popw-1200x747We have to say, Pope Francis is quickly becoming one of our favorite people. Not only is he a shining example of how compassion traverses all boundaries of race, creed and even species, but he has a wonderful way of delivering messages that come with a much needed dose of reality. Being humans ourselves, we completely understand the feeling that we are the center of the universe – but time and time again, Pope Francis has told us to ditch the ego and actually think about how our actions are impacting the planet and the other living beings around us.

In his latest, and arguably greatest, statement, Pope Francis discusses climate change and how man has taken over nature. The Pope is expected to released an encyclical on man-made climate change later this spring, but spoke candidly about his thoughts on man-made climate change while on the way to Philippines to meet with the survivors of Typhoon Haiyan.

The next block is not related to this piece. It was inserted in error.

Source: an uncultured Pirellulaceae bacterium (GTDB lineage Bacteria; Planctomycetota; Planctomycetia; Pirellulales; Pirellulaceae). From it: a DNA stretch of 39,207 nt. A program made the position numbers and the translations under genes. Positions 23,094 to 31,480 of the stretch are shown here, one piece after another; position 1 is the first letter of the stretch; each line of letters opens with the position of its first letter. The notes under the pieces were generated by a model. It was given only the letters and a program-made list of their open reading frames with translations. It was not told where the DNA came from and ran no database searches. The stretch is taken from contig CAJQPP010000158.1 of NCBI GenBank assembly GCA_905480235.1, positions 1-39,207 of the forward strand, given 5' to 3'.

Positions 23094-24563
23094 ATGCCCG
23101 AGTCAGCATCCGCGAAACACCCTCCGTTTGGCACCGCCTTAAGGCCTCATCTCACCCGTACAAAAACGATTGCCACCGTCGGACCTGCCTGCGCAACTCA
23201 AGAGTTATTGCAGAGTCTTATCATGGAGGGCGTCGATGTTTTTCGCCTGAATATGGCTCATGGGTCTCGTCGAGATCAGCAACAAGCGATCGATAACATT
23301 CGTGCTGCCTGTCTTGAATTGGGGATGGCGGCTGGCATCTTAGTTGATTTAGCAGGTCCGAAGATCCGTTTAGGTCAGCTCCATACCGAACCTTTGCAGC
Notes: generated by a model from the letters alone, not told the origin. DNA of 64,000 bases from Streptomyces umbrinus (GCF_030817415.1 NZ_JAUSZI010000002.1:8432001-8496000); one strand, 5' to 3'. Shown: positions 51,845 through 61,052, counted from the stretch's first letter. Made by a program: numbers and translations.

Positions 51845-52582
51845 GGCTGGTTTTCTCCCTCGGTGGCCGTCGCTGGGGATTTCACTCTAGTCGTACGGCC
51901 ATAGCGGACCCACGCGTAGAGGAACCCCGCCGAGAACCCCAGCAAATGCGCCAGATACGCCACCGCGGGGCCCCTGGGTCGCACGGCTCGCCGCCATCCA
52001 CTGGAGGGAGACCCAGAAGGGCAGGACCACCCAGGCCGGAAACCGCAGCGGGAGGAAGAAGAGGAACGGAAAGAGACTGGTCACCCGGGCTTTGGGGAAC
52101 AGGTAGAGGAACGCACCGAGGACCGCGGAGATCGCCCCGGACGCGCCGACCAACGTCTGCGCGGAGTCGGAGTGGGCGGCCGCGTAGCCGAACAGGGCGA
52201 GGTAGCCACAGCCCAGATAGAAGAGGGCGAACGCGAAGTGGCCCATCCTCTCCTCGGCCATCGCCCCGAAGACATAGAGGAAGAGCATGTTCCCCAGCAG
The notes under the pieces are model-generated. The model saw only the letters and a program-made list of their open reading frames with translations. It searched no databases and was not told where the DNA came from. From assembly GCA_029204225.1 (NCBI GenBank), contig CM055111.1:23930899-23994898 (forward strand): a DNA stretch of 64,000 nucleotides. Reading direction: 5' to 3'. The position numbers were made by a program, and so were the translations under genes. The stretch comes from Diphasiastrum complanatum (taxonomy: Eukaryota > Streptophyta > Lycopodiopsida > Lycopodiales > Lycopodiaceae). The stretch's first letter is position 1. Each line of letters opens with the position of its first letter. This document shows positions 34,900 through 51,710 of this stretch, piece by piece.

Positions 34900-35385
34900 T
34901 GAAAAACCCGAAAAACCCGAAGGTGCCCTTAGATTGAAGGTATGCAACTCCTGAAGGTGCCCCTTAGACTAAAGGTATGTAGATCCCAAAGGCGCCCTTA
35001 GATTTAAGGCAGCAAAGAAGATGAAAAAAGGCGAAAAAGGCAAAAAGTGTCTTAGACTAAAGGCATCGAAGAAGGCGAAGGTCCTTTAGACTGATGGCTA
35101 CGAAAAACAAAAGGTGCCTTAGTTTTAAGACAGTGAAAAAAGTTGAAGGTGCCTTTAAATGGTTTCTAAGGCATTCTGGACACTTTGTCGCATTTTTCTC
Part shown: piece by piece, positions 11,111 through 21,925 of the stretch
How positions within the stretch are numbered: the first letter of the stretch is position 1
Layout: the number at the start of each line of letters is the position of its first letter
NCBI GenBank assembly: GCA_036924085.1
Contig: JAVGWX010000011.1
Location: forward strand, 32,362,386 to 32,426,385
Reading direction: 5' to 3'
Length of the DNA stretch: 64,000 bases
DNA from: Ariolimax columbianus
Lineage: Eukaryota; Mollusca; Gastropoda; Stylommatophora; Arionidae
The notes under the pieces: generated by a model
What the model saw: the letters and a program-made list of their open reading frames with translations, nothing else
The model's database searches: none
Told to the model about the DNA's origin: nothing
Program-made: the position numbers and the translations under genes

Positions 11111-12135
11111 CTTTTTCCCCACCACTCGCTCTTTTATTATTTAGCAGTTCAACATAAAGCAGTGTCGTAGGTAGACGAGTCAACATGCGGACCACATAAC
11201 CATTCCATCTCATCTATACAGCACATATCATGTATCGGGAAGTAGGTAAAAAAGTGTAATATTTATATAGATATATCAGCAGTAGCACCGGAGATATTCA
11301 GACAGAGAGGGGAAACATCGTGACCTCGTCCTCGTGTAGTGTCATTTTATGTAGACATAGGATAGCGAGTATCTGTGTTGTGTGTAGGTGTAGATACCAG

The Pope explains that while there might be natural factors involved in global climate change, man has effectively, “slapped nature in the face.”

Stating that ”we have exploited nature too much,” he cites the examples of deforestation and monocultures to illustrate how we’ve shaped the natural world for the worse. We have used and abused nature and now we are facing the consequences, or rather the world’s most impoverished and vulnerable communities are facing the consequences.

There is no denying that humans have exploited the world’s natural resources and consequently altered natural systems, but it is time we started to take ownership of our own misinformed actions and make a change for the better. ”Thanks be to God that today there are voices, so many people who are speaking out about it,” says Pope Francis.

When we slap nature in the face, its only fair that we expect an slap right back. It’s time that we ended this ridiculous fight with the planet we rely on and started to make amends and change our world for the better.

Pope Francis Gets Real About How Man Has Abused Nature | One Green Planet.